Almost every business I know struggles with one major problem: How to build better products.
Building products that fit your customers is a sure way of making your sales department’s life easier and increasing your revenue.
Your sales and marking divisions don’t need to pull teeth to make a sale and customers actually buy a product that solves their problem.
After all things are a lot better when your products fly off the shelf!
At Inverted Software we provide product planning and management for our customers and often times are asked the question: “How do I know that this product or feature are needed and will help my business?”
Well if you ever asked yourself the same question, or if you ever wondered about the process that takes place in order to influence product design, keep on reading.
The products that are easiest to sell are products that solve your customer’s problem without creating any new overhead.
For Example: Let’s say you sell products online. You probably need an online store.
You can solve your problem by hiring a developer to set up a Magento store and buy some servers to host it.
This will solve your problem, but, will create new overhead.
What if your store goes offline? Who will keep it secure? Is the programmer available for work at any time? And so on.
It is much easier and cheaper to simply get a ready hosted store such as ShopSnap.
A store that is always available hosted in the cloud and does not require you to perform any maintenance.
A ShopSnap store has solved your problem without creating new overhead.
Your customers think exactly like you.
The key to designing better products for your customers is learning more about them.
Who are they? What problem are they trying to solve? How do they use your existing products? How does it answer their needs?
All of the above are important questions and in order to get helpful answers, we need to know how ask the right questions and use the correct tools to accurately measure the results.
There are three main methods of collecting data that will help us plan for a better product:
A/B Testing with Usage Data
In A/B testing, we prepare different versions of the same product, and then test the users’ usage of each version.
We can collect heat maps, navigation data and usage trends and deduct which version was more effective.
In which version was the user more productive? What parts of the product seem to work and what parts need tuning?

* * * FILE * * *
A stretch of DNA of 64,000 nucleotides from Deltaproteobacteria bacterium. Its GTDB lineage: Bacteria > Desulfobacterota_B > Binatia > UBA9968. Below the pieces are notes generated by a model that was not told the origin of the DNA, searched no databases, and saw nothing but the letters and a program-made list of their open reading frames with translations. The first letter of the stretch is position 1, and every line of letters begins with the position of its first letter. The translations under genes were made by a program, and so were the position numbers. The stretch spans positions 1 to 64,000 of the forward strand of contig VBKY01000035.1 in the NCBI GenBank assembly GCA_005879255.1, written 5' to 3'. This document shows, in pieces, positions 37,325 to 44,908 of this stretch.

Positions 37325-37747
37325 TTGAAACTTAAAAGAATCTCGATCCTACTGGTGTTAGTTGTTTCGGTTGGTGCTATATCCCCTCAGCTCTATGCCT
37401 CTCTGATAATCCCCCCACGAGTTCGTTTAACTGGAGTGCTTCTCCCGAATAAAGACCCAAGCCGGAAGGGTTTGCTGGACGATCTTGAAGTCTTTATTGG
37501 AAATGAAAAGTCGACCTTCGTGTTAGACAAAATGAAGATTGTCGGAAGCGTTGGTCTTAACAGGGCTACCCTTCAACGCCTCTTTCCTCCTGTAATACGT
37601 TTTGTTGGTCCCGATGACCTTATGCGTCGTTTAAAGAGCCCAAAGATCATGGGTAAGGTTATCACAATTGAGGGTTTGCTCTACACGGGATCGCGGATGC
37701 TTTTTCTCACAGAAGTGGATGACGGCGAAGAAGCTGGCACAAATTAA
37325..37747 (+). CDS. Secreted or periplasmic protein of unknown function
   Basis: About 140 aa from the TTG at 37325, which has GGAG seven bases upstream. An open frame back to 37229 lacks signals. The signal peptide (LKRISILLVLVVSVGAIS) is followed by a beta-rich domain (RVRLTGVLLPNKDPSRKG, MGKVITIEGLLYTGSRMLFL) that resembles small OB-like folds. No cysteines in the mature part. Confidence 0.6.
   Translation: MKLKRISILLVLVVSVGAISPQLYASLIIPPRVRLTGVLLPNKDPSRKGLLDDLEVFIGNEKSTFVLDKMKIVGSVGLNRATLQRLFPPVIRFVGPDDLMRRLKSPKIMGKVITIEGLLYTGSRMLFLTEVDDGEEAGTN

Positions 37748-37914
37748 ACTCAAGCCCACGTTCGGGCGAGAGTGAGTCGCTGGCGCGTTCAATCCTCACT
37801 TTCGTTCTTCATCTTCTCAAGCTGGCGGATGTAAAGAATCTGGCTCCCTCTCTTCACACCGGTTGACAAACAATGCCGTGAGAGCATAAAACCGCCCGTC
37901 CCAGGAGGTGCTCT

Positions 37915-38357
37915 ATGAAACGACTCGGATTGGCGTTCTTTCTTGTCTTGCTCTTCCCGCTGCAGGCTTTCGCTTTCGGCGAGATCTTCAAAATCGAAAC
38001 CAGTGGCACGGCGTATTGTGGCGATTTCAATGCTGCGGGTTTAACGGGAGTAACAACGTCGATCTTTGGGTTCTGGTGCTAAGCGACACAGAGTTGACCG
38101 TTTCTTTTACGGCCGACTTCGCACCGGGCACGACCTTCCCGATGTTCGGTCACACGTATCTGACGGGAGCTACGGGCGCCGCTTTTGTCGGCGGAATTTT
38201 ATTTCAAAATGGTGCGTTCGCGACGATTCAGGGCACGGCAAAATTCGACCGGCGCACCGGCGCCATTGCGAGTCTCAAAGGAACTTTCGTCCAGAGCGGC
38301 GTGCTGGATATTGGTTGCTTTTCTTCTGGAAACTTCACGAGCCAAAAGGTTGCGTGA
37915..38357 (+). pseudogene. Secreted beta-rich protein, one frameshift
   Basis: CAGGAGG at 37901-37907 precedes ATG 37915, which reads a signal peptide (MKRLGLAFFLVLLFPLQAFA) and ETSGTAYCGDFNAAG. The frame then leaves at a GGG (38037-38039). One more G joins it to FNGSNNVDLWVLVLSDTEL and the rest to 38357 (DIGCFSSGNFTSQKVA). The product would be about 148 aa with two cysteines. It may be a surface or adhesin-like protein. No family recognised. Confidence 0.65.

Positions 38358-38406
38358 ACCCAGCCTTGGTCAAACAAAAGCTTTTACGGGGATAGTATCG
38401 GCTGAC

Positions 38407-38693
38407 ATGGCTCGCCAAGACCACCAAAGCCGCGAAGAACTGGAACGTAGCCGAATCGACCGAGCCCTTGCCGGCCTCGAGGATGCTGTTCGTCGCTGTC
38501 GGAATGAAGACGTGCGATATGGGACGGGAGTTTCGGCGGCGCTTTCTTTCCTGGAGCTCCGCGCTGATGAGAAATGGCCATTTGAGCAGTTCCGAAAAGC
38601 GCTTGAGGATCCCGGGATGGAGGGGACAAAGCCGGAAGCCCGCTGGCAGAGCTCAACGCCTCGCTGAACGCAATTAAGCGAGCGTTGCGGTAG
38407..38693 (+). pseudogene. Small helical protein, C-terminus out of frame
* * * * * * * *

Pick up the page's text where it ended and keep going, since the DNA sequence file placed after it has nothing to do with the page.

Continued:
We then eliminate the less successful version; prepare a new version that will be derived from our more successful version and repeat the process as many iterations as we need.
The end result will be the version that has tested best with our users.
Focus Groups Super Users
This is the most misused method of planning a product.
One of the biggest myths in UX is that people can tell you what they need.
Well people can tell you what they like or don’t like when you present them with several options.
They can also tell you what they would like to see, however, your customers are not UX experts and if you put ten of them in a room, you might get twelve opinions.
I was once in a user group with farmers that were asked about a new farming exchange application.
They wanted a big picture of a wall safe on the front page to explain to them their data files are secure!
Off course this feature did not go into production 🙂
So what should you take away from user groups?
First impression and feature list.
Your product might live or die by its first impression.
If a user has a positive first impression of your product, they will continue on with evaluating its functionality.
If a user doesn’t like what they see, they will move on to your competitor in a matter of minutes!
Users are also capable of telling you what they need your product to do.
This is called a User Story.
From your User Stories you can extrapolate the feature list they might need to solve their problem.
For the two reasons above, users groups are an important tool in gathering product design data.
Social Media Integration Data
As social media is imbedded into every aspect of our lives, it can give you an accurate picture of your customers.
For example: Integrating a Facebook application into your product can give you access to your customer’s hobbies, friends, work schedule, what they love to read and where they love to spend their time.
This information is important if you are trying to make a sale, but, is often overlooked for improving your product to retain your existing customers.
If you sell diving suits you can pretty much tell most of your customers are divers and like to hang out in diving spots, but, did you also know that most divers choose diving because they like to get away from their stressful daily lives?
They might be busy in the office so helping them relax and think about the ocean while they take a break at the office might solve their problem.
Use social media to learn what helps them relax and you might be able to transition from an online store that sells diving gear to an online hangout they turn to on breaks, increasing brand loyalty and sales.
At Inverted Software we help companies design exceptional products.
We do it by using time tested methods and tools and replicate our success time and time again.
Contact us and let us know how we can help design your next product.